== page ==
Sometimes the processor will call and say an appointment suddenly opened. Dustin said he likes to be prepared when such opportunities arise by always having some animals at processing weight.
Also, like everything else, processing costs are going up.
"Since rising processing costs impacts our profit margin, we try to offset those costs as best we can," Dustin said. One way is by eliminating the cost of hay. This is made possible by maintaining the herd at a size that makes exclusive use of rotational grazing year round. "We don't own a tractor," Dustin said. If the need for one ever arises, he said, he will try to borrow one.
Rotational grazing calls for keeping a close watch on the soil. "When you take care of the soil, it takes care of you," Dustin relates. This strategy keeps the nutrients on the pastures and decreases the need to add commercial fertilizers.
Controlling water is also important to prevent damage caused by runoff and also to ensure cattle have water at each paddock. Ponds are fenced to control access and mitigate soil loss.
The ranch's primary mission is to "Supply our community with high quality beef."
To do this on a constant basis requires giving individual attention to each animal in the herd. Calves are separated according to age and size in order to target each animal's current nutritional needs. Besides hay, the cattle receive high-energy grains.
Since the beginning, the ranch has produced Angus-cross beef. Recently, Wagyu genetics were introduced to the herd. This Japanese breed is known for tasty, tender and well-marbled meat. The ranch currently has six caves that are a Gyulais cross in hopes to capture quick-growth characteristics of the Charolais with meat quality of the Wagyu, Dustin explained. This product, it is hoped, will attract more customers and lead to partnerships with local restaurants wanting to add it to their menus.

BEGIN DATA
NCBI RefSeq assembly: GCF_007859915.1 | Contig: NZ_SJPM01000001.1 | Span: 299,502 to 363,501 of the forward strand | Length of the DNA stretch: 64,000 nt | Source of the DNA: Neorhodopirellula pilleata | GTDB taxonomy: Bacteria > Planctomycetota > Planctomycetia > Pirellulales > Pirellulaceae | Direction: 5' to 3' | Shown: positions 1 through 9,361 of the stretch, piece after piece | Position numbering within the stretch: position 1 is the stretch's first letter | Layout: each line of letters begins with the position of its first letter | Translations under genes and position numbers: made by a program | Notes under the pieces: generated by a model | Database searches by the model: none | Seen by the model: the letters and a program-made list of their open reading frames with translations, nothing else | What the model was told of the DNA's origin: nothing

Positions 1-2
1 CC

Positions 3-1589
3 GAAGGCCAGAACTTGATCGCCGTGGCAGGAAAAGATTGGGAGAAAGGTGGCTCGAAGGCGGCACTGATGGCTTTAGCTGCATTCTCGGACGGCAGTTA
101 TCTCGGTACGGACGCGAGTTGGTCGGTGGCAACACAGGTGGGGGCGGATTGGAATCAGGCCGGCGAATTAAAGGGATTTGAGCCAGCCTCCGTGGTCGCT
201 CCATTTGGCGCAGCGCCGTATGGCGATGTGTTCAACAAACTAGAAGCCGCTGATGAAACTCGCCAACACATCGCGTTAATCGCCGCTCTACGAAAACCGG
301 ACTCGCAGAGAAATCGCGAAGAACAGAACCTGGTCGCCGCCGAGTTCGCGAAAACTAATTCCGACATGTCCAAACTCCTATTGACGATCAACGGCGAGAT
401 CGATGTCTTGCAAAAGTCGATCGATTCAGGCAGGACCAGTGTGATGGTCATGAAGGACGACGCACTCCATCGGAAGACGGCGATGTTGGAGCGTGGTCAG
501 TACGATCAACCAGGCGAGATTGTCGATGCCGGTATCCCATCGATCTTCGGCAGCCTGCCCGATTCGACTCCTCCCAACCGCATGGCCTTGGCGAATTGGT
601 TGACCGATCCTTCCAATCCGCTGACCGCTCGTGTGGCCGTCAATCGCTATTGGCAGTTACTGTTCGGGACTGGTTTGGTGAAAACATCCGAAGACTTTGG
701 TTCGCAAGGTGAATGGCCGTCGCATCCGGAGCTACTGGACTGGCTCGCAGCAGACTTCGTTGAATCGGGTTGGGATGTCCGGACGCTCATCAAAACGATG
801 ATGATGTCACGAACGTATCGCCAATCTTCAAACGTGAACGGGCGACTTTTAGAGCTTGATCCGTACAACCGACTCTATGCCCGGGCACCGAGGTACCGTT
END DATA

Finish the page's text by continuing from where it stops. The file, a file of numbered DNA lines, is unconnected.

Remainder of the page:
Dustin and Kayla agree they eventually want to be able to enlarge the size of their regular herd and market farm-to-table beef. That will mean adding acreage to the ranch.
They are on the look-out for opportunities to reach that end.
"We were both born into farming families, so we grew up around agriculture. Dustin is the eighth generation, and Landry Jo the ninth, in his family, to live and farm in the Big Creek Valley. Through school, we were also actively involved in FFA – showing animals, judging competitions, public speaking, etc. After graduating high school, we both attended colleges away from our family operations – it did not take long to come back after graduating! Dustin continued his interest in agriculture at the University of Arkansas where he graduated with an Agriculture-Business degree. After we came back to Newton County, Dustin began a real-estate appraisal career doing mostly poultry farms and farmland in Arkansas, Oklahoma, and Missouri. We settled in Mt. Judea, bought our own herd of cattle, from Dustin’s grandfather, and began our own operation," Kayla said.
The ranch's name comes from Dustins grandparents on the Cowell family and Campbell family.
Landry Jo is the face of Cowbell Ranch as her photos appear on social media posts from the ranch. She likes to play recreational sports that the county offers – teeny ball and soccer, for example.
Kayla just finished serving a term as the Newton County Cattlemen’s Association’s Secretary. She is also involved in the Newton County Farm Bureau Women’s Committee. Kayla also just co-founded a Newton County Small Business group to advocate for and promote small businesses in the county.
Dustin is the Newton County Farm Bureau Young Farmer and Rancher Chairman. He is also the State Farm Bureau Young Farmer and Rancher Chairman. He has also been active in the policy development process.
They both take active roles in church and community affairs whenever they can and play leadership leadership rolls on a variety of committees